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Thread: Phase Plugs

  1. #1
    Join Date
    Aug 2003
    Location
    USA
    Posts
    3,897

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    Hi Eddie,

    Thanks for the inquiry.

    The phase plug on our speaker does several things. Most common woofers use a dust cap which attaches to the woofer cone and covers an exposed area of the motor assembly of the woofer. As you know, a woofer moves back and forth, thus generating air pressure on both sides of the cone. Air pressure gets trapped underneath the dust cap and this can have some nasty effects. By using a phase plug, air can freely travel within the woofer's motor assembly which allows for more natural movement of the cone, far greater cooling of the voice coil which increases power handling and better controls impedance changes, and ever so slightly increases the woofer's overall efficiency.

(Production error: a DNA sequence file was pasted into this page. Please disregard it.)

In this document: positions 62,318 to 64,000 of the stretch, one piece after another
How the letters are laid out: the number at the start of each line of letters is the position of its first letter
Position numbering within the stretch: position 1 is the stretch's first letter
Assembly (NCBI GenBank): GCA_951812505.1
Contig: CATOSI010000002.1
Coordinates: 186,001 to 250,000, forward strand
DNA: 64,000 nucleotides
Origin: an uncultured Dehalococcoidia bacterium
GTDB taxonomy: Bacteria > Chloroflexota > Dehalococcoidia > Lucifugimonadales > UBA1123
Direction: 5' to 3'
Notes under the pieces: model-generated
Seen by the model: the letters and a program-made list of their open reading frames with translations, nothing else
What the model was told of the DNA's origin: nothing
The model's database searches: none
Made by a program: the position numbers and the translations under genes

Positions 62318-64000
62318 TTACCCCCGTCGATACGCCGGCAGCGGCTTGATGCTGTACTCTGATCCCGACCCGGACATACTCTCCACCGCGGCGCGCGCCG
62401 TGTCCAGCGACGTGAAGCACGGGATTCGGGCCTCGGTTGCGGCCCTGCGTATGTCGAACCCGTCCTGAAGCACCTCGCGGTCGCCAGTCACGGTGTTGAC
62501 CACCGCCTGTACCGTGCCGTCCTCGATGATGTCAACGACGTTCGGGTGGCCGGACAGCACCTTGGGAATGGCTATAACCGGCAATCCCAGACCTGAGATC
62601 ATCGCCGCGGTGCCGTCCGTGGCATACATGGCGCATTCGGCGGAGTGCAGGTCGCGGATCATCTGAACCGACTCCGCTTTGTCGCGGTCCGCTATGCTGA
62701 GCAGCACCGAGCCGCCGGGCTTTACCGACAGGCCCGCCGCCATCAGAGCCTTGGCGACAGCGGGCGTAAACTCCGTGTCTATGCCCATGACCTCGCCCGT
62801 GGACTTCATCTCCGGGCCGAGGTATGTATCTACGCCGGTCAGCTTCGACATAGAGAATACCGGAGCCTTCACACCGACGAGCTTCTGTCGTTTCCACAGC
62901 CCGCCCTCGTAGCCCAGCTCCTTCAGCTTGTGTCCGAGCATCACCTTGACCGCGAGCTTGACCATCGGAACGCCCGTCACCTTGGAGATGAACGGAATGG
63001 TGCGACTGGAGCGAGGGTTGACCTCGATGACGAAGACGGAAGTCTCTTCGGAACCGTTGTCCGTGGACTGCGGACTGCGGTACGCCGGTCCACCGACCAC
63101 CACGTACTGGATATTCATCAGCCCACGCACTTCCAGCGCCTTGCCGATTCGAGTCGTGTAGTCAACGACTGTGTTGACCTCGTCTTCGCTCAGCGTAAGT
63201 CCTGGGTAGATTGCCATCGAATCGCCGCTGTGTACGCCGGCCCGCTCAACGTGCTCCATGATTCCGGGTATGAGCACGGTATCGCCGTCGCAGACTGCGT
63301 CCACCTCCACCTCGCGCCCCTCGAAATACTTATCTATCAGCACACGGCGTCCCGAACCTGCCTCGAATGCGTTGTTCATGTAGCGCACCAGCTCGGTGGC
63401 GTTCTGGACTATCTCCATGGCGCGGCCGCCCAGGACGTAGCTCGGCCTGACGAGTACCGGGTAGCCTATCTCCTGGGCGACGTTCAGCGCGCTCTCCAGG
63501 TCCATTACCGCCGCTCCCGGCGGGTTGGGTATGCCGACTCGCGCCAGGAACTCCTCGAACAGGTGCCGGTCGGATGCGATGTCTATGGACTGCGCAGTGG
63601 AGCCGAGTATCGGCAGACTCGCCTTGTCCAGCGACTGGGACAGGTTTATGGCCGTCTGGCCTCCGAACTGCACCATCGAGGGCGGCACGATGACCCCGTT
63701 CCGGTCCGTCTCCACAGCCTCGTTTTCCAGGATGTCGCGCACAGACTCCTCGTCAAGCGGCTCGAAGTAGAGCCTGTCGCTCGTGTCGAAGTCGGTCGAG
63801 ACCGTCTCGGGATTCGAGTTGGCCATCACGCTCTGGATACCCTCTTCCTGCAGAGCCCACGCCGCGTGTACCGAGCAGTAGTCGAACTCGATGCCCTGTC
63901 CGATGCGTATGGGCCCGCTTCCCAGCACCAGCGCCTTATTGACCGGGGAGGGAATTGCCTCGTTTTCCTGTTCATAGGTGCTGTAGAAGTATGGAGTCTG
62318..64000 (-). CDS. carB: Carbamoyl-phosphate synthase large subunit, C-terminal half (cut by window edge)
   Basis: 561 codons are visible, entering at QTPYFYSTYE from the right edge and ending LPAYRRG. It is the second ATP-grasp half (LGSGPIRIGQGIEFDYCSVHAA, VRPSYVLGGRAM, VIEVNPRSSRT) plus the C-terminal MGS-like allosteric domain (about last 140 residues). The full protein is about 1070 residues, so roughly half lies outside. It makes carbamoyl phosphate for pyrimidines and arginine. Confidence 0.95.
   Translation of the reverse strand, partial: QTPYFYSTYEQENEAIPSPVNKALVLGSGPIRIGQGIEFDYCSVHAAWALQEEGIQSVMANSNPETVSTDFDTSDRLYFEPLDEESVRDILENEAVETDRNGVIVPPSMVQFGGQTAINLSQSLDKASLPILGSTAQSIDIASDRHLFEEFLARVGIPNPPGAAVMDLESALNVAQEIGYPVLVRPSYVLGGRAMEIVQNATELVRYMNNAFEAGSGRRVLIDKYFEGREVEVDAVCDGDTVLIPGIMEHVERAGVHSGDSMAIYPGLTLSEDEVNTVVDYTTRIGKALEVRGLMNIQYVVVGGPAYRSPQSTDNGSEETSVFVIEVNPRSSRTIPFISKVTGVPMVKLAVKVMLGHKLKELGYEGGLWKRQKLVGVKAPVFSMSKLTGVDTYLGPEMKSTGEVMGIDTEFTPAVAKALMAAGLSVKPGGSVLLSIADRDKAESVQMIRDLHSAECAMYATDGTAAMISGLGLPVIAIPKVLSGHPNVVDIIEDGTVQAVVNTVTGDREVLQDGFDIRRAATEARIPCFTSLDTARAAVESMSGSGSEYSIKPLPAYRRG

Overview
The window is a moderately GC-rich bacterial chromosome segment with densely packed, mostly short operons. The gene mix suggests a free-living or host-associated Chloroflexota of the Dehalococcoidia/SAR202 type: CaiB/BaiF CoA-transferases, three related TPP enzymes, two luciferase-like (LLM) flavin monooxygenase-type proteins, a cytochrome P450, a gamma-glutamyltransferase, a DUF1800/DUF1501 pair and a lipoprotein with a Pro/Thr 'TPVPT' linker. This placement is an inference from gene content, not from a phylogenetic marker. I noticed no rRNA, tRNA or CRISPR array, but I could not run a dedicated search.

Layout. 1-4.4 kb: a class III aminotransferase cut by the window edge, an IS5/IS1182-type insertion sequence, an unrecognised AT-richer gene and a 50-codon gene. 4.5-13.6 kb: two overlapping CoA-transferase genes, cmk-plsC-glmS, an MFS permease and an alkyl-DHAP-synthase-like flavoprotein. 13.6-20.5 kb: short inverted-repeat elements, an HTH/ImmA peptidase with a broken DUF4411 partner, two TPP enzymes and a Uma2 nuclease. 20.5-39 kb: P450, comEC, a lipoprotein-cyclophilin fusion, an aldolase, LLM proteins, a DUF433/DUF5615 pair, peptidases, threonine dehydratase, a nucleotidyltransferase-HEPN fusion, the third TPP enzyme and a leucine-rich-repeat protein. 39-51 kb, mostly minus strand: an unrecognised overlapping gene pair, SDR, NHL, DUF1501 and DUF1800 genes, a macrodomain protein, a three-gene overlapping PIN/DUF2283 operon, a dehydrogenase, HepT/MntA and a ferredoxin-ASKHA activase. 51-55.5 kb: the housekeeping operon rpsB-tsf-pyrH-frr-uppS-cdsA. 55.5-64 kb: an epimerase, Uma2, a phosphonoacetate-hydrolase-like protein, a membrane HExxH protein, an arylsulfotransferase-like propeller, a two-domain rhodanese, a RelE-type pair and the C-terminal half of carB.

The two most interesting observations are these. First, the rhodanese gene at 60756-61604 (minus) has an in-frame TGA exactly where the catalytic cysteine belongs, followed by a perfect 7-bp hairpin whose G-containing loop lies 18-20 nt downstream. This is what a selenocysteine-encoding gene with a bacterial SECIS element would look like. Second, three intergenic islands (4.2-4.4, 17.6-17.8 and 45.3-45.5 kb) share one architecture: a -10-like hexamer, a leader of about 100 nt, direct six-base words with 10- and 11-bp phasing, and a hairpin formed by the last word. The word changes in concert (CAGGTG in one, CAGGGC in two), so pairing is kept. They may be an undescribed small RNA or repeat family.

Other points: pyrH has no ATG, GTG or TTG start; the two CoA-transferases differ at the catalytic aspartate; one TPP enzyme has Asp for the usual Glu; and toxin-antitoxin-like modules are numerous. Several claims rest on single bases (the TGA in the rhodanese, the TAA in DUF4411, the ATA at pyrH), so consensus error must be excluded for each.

Another benefit of the phase plug is due to the carefully controlled shape, it aids in spreading out and smoothing the off-axis frequency response. Sound waves will be reflected off of it in a controlled pattern.

    And finally, by using a phase plug, we don't have to use a dust cap which adds additional weight to the woofer cone. These Aerogel woofer cones were designed to be extremely light weight, which offers the benefit of being really "fast", which is easy to measure in the time domain (an impulse response).. All of this being translated as a very "detailed" sound...

    hope this helps!


    Good Sound To You!

    David Fabrikant
    www.ascendacoustics.com

  2. #2
    Join Date
    Jul 2004
    Location
    Birmingham, Alabama
    Posts
    462

    Default

    Helps a lot. Thanks, David.

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